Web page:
I think the guy at Petsmart is trying to sell you snake oil. Don't waste your money on products that claim to instantly cycle your tank. Now, if you know someone with an established tank that could give you some used filter media that would certainly help to speed up the time it takes to cycle your tank. But I've never had any luck with the "instant cycle" products.

As for the filter placement, I don't think it really matters too much on a 10 gallon. I always put it on the back of the tank with the heater near the ouflow (for even heat distribution).
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Old 03-13-2011, 08:50 PM   #8
 
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Awesome, thanks. Yes, unfortunately I don't know anyone with a tank (to my knowledge) so I can't do that.... I know that the paperwork with the tank said to replace the cartridge once a month... but maybe a monthly cleaning will be in place instead.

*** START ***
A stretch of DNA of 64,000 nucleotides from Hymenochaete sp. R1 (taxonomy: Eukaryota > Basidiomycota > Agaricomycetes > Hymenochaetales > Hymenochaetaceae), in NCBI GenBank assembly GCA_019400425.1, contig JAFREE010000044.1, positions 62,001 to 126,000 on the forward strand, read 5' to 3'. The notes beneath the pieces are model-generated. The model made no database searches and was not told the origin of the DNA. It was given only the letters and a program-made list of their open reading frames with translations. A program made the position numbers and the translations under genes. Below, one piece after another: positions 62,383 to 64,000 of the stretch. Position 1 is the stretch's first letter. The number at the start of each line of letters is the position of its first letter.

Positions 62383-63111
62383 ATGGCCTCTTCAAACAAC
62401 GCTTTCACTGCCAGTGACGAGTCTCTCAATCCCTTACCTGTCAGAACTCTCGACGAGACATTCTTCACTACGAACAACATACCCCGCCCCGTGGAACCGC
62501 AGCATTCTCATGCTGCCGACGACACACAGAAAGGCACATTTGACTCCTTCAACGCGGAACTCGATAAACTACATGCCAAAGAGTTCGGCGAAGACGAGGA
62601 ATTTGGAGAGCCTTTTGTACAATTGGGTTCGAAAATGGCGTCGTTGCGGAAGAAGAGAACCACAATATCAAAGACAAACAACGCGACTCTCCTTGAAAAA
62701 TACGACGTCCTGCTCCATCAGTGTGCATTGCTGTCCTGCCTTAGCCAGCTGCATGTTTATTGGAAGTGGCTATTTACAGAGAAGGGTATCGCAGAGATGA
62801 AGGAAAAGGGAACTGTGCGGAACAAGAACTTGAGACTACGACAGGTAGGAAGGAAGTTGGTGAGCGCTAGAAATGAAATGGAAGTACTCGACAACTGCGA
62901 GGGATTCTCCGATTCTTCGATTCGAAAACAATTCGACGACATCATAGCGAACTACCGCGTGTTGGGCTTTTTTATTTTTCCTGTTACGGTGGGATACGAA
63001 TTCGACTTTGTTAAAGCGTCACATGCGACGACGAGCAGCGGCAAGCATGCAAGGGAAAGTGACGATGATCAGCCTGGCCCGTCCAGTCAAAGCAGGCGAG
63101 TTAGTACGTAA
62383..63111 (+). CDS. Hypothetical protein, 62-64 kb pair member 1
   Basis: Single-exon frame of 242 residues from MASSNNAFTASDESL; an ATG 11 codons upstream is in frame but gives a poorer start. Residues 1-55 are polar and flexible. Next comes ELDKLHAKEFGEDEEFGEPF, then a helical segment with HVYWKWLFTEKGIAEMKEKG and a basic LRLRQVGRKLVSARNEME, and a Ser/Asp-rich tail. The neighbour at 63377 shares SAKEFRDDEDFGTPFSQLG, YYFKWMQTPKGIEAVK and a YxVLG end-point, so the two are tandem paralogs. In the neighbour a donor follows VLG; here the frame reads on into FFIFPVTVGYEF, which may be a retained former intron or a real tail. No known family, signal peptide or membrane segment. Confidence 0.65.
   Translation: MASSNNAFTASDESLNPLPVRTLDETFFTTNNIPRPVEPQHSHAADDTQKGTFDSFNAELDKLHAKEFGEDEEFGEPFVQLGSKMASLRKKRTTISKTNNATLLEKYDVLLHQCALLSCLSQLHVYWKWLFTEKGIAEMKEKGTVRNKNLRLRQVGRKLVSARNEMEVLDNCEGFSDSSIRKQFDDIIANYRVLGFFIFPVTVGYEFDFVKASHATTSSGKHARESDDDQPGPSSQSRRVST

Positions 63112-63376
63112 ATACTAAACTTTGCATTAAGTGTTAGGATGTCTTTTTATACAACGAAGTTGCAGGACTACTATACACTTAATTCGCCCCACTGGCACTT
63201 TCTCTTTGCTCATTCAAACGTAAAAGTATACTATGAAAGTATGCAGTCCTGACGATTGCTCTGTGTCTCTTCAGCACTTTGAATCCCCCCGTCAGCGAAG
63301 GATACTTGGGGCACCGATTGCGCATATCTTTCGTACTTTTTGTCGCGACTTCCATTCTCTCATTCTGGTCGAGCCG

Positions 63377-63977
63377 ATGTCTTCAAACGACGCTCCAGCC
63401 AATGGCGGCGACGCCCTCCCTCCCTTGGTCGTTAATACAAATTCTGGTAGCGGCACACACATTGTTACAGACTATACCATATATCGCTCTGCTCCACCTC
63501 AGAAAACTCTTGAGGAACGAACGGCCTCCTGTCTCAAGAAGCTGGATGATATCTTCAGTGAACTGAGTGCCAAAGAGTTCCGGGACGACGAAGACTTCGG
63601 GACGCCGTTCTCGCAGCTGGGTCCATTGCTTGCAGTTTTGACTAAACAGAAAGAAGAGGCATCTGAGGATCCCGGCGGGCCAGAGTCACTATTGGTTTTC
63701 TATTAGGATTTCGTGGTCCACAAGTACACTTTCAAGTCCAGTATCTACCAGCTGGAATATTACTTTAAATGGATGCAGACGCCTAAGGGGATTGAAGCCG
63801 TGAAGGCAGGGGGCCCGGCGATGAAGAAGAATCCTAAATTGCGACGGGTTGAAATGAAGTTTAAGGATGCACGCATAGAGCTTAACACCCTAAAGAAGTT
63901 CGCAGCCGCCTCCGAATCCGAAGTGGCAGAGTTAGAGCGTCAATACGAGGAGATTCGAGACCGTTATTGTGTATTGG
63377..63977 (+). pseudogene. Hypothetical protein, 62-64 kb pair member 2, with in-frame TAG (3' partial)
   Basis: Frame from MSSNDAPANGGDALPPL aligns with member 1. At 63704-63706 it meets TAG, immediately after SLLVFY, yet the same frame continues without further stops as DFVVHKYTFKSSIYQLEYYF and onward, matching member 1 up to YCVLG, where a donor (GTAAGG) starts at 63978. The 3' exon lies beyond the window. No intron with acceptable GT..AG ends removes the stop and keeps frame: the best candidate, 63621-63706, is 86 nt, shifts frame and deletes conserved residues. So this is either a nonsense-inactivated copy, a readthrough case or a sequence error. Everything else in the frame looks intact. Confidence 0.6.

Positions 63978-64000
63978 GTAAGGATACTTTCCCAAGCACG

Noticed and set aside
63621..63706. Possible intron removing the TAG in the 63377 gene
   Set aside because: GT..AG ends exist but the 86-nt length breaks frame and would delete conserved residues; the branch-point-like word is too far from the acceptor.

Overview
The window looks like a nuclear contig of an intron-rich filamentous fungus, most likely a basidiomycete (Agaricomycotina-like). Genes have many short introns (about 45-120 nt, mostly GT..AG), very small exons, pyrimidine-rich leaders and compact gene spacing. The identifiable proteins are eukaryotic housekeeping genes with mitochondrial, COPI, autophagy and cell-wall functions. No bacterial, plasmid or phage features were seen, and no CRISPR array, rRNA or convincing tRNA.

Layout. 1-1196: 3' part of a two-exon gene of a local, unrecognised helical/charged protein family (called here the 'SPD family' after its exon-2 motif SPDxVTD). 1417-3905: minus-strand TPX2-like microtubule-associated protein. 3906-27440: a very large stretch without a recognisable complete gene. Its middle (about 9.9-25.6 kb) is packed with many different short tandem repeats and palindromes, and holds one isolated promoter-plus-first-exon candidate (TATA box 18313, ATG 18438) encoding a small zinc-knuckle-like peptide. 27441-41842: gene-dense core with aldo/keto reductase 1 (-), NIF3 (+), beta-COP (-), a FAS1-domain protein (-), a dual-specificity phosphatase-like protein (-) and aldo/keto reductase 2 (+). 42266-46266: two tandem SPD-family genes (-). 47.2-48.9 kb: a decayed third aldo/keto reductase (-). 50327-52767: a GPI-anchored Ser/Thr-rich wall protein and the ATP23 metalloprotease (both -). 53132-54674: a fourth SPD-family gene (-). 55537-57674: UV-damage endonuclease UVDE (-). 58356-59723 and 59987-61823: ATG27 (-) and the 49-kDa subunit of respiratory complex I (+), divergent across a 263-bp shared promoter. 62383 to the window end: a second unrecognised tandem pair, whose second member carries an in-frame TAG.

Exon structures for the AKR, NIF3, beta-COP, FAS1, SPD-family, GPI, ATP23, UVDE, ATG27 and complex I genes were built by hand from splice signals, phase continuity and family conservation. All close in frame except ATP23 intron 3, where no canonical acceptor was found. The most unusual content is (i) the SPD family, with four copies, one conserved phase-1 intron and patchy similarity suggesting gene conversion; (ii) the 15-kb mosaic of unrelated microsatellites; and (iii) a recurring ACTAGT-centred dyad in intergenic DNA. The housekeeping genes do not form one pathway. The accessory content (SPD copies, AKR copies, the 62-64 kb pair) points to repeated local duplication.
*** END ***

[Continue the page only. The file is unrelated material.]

For what it's worth, tonight the water does look cloudier than normal (should I test it to see what's up??)


How often would you suggest adding Prime / Stability to the water? Currently I have just been doing Prime with water changes, and per the company's recommendations, stability every other day to keep things going well.


Thanks again, you've been a great help.
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Old 03-13-2011, 09:15 PM   #9
 
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Quote:
Originally Posted by neocharles View Post
I have a 10 gallon tank that I can only assume has cycled (it's been running for almost a month now, been through a few fish).

When I had it for about a week, I added 3 tetra and 4 zebra fish. The zebra fish died within a day or two, then all but one tetra died within a week. I had replaced the zebra fish, and they too died a few days later.

At that point, I assumed some weird water issues / not cycled / etc, so I kept the sole tetra in there and continued to work on the water.

Bought a liquid test kit, and started playing chemist. Everything looks to be in line now, for the most part.

(this morning's test)

PH 7.0
Ammonia 2.0 ppm (going to do a partial change tonight) - I did add ammolock the other night because it was higher, that was prior to a change that night as well.
Nitrite 0 ppm
Nitrite 5.0 ppm


I have been using Prime for my water conditioner, and Stability every other day to help build up the good bacteria, along with a dose when I added the most recent fish.


Currently I have:

2 Neon Tetra
1 Xray Tetra
1 Long Fin Red Minor Tetra
1 Blonde Tux Delta Guppy
1 Turquoise Guppy
1 Peppered Cory Catfish
2 Otocinclus